Even as the economy plunged into a recession through the back half of 2008, Americans saw the cost of their cable and satellite-TV services creep up to an average of more than $70 per month, Multichannel.com reports.

Cable-TV bills rose 7.5 percent in the second half of 2008, to an average of $71 a month up $5 from a year earlier, according to a study released last week by research firm Centris.

Klum expecting No. 4

“Project Runway” host and supermodel Heidi Klum is pregnant with her fourth child, husband Seal announced.

The bundle of joy is due in the fall and will join sister Leni, 4, and brothers Henry, 3, and Johan, 2, TVGuide.com reports. Leni is Miss Klum’s daughter with Italian businessman Flavio Briatore.

Miss Klum and the children were in the front row at the Radio City Music Hall show when Seal announced the news, Us Weekly reports.

Miss Klum’s pregnancy comes on the heels of “Project Runway’s” lawsuit settlement, which frees the show to air on Lifetime this summer. A casting call for Season 7 is also out.

What’s a season of “Runway” without Klum pregnant?

Signing on for History

History is teaming with education organization the People Speak for a dramatic documentary starring a host of celebrity talent.

Matt Damon, Josh Brolin, Viggo Mortensen, David Strathairn, Marisa Tomei and others will lend performances chronicling key moments in American history, THR notes. Mr. Damon will appear in a vignette about John Steinbeck’s “The Grapes of Wrath,” Miss Tomei will play factory worker Harriet Hanson Robinson, and Eddie Vedder will read Bob Dylan’s “Masters of War.”

The network will air a two-hour special titled “The People Speak” during the fourth quarter of next year and release at least 24 short-form segments through 2010 for online and video-on-demand distribution.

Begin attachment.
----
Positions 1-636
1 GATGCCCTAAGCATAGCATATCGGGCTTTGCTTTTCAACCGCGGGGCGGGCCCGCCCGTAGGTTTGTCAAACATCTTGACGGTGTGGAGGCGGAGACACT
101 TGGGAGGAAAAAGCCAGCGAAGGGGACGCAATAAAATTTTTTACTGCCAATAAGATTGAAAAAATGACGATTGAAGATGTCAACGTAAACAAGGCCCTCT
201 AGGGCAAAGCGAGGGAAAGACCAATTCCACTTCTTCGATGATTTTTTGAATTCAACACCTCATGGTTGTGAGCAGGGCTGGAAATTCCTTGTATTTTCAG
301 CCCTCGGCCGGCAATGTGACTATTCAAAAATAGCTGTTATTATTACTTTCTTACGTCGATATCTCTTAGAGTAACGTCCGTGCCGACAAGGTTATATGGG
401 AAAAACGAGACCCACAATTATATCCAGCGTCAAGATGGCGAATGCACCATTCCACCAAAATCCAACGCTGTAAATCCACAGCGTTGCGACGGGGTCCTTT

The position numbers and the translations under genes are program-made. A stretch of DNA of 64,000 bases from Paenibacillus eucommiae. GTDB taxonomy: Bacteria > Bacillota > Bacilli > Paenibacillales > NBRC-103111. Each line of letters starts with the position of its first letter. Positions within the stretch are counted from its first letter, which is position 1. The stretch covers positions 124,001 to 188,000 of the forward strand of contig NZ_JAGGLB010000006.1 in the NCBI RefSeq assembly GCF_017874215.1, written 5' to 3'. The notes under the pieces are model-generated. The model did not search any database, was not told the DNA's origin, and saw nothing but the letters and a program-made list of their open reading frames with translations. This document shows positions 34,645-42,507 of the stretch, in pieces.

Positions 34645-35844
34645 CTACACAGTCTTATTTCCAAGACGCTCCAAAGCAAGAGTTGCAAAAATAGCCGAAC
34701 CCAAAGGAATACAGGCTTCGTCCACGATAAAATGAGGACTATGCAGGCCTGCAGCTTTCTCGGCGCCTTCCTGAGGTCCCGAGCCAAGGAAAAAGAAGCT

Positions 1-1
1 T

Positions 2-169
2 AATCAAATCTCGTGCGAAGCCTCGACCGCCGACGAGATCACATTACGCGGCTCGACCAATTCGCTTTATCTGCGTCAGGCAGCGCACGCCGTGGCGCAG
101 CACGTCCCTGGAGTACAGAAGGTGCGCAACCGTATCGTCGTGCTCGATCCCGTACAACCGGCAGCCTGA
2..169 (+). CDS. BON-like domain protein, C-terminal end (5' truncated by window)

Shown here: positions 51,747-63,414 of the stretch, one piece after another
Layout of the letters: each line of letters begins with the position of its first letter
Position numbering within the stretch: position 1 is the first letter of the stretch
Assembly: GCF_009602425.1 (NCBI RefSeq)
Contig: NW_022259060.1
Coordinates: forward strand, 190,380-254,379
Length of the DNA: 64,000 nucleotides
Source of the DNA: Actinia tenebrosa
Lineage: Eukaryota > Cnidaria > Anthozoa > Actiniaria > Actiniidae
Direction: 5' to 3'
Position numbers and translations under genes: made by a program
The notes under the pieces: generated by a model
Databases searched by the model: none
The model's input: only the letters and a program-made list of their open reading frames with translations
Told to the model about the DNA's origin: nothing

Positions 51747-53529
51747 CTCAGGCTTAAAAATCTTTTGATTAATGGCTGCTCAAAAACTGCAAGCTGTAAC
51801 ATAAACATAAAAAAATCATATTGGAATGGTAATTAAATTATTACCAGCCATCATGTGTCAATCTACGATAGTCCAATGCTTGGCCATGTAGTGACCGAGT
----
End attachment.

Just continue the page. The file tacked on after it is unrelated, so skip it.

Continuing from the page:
Mr. Damon and Mr. Brolin also are onboard as executive producers, along with “Speak” co-director Chris Moore, Anthony Arnove, Howard Zinn, David McKillop and Russ McCarroll.

“This is a brand marriage made in heaven,” says Nancy Dubuc, History’s executive vice president and general manager. “Matt and Chris are trying to show here that democracy is not a spectator sport.”

The film will focus on the concept of democracy and be based on the lives of ordinary Americans who changed the course of history.

“I am a firm believer in this project, proud to be part of it and proud that we are working jointly with History,” Mr. Damon said.

On tap tonight …

We Shall Remain: American Experience (9, WETA-Channel 26 and WMPT-Channel 22 — The acclaimed series about American Indians continues with a segment titled “Tecumseh’s Vision,” which recalls Shawnee brothers Tenskwatawa and Tecumseh. In 1805, Tenskwatawa — considered a prophet — had a vision that Indians should reject white culture. Tecumseh, in turn, led an alliance of tribes to stop the whites’ westward push.

Compiled by Robyn-Denise Yourse from Web and wire reports

Sign up for Daily Newsletters

Manage Newsletters

Copyright © 2020 The Washington Times, LLC. Click here for reprint permission.

Please read our comment policy before commenting.


Click to Read More and View Comments

Click to Hide